A sound U.S. policy would recognize the failure and would seek to ease the eventual transition of Cubans into a post-Castro time, he says. Friedman concludes with this: "Everywhere you turn here, you see American influence -- despite the boycott. They love our Chevys, they love American dollars, they love American baseball, and they love American democracy. American values permeate this place without even trying. Imagine what would happen if we actually tried."
Greek commentator Alkis Kourkoulas wrote in yesterdays To Vima that what he calls Turkey's "discreet attempts" to free itself of earlier intransigence toward Greece constitutes an historic opportunity. Kourkoulas wrote this: "Officials in Ankara - and not only diplomats - have begun to perceive Cyprus's European prospect as a new dimension that will help both sides disengage from the accumulated obstacles." The changes won't have an immediate effect, the commentator said, but they provide, in his words, "a new framework for development in the Cyprus issue."
But a second Greek commentary, this one in an editorial published yesterday by Kathimerini, contended that it would be naive to hope for much real change without much more work by both sides. The editorial said this: "Undoubtedly the climate in Greek-Turkish relations appears to have substantially improved, especially on a psychological level. Yet consolidating this positive development will require persistent and patient work on a multitude of issues where Greece and Turkey have common interests." The two sides need, it said, to establish a framework of agreements on which rapprochement can be founded."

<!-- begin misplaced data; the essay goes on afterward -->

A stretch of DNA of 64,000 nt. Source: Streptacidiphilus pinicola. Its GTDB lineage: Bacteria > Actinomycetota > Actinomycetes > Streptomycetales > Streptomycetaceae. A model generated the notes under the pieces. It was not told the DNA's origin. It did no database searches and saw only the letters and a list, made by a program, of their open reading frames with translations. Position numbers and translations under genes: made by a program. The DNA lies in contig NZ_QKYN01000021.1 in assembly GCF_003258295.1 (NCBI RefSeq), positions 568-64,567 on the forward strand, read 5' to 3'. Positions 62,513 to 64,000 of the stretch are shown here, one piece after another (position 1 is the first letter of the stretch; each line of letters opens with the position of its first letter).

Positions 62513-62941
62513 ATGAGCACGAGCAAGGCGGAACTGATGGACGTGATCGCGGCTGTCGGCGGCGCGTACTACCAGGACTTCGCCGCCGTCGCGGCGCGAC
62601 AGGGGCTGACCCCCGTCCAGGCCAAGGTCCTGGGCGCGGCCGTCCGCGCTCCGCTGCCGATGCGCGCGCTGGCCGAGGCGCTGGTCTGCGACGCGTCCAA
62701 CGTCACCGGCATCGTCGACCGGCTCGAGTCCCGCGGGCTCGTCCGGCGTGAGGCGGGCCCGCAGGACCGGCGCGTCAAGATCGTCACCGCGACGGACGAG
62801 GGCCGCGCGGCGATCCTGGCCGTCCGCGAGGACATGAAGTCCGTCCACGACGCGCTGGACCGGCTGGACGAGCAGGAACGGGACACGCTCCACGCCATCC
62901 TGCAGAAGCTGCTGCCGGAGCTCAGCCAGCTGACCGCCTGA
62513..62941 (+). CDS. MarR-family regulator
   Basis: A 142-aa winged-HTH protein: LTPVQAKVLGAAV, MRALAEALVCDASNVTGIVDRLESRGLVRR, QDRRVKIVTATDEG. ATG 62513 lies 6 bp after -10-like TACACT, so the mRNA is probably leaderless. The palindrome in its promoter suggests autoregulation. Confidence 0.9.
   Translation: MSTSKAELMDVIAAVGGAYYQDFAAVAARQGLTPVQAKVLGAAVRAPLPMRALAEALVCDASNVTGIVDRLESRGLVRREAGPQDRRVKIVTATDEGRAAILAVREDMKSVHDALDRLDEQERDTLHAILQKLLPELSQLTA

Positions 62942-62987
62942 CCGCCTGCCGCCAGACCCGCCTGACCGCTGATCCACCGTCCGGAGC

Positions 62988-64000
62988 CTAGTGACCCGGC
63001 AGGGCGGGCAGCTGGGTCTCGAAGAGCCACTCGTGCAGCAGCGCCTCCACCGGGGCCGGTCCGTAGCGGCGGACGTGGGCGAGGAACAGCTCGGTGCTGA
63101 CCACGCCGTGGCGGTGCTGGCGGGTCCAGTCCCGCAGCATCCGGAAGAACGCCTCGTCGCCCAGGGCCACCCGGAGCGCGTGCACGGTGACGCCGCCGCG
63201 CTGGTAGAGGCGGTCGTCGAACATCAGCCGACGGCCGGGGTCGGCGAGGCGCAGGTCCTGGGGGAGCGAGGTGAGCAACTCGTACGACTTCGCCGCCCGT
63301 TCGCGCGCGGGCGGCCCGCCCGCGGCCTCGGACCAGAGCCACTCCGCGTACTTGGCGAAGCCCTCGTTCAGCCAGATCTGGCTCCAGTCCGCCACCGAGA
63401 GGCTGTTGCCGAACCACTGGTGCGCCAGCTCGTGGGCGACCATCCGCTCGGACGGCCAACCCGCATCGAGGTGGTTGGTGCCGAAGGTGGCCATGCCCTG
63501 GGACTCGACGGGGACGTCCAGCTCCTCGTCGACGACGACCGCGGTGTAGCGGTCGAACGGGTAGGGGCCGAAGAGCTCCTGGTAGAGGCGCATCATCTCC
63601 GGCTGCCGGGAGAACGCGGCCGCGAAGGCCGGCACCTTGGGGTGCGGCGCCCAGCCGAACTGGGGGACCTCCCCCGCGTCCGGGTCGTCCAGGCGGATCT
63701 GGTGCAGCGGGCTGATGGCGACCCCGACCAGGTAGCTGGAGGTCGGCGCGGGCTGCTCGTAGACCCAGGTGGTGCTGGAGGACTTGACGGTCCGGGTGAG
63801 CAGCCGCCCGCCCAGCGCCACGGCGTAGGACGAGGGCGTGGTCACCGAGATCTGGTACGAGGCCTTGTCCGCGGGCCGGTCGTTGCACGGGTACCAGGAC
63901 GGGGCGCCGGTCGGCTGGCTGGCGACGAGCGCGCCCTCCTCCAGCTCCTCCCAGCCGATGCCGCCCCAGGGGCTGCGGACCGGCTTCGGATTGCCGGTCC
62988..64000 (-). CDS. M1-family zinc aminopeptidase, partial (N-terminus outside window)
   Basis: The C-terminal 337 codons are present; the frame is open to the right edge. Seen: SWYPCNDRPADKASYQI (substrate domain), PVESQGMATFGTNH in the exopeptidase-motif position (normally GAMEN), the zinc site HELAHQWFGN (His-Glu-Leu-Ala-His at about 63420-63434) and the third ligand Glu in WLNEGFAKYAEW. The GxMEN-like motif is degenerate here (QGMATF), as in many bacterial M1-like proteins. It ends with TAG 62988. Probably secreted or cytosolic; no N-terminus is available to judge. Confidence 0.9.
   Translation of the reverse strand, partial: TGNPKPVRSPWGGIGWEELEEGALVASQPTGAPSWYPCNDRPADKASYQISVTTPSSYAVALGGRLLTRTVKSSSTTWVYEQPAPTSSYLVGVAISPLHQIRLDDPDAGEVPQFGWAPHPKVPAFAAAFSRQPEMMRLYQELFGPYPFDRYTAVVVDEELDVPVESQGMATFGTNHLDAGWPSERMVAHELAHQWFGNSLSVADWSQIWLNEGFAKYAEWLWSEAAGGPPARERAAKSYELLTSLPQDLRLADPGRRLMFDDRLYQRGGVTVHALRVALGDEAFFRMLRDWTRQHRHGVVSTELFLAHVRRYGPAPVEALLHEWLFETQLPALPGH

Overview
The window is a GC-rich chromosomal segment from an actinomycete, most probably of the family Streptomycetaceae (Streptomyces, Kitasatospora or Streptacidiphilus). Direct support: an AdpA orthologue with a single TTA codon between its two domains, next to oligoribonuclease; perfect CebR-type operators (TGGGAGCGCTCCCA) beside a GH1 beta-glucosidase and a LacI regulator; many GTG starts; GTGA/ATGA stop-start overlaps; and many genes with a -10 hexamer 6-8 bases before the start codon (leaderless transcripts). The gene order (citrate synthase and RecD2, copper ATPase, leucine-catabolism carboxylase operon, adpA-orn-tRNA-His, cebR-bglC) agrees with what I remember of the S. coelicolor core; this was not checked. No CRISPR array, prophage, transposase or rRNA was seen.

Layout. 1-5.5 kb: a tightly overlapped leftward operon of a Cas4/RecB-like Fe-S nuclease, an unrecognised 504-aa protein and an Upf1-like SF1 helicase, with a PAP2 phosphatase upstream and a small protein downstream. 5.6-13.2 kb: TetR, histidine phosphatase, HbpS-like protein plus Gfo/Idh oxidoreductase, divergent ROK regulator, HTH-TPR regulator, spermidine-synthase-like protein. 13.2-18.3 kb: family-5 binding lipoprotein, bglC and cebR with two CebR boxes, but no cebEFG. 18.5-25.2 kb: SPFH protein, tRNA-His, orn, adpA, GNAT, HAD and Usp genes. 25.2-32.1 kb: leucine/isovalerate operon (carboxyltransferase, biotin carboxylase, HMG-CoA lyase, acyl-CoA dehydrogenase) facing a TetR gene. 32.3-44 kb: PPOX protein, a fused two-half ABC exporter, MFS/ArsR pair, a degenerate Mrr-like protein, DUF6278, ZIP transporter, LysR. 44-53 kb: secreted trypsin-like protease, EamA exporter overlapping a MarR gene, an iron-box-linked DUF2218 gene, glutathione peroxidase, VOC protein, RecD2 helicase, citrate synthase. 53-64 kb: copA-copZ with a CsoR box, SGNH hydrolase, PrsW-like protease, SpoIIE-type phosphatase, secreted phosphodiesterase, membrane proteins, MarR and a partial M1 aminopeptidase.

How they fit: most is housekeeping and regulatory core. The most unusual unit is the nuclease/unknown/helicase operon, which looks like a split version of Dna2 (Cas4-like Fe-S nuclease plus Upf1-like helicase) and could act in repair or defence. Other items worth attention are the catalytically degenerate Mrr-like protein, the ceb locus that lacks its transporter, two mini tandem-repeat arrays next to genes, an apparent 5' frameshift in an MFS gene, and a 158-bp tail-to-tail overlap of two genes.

Sueddeutsche Zeitung columnist Andreas Baenziger writes approvingly from Singapore of a decision by the United Nations Human Rights Commission to investigate human rights violations in East Timor. The writer says this: "This is a further humiliation for the Indonesian government in Jakarta, following the painful loss of East Timor and the humiliating withdrawal of its marauding troops."
He adds, however, that not only Indonesia but also many of its southeast Asian neighbors are suspicious. As Baenziger puts it: "People in the West may be quite clear about what they consider to be the difference between good and bad or black and white. He says that Asian leaders suspect the West of ulterior, political motives.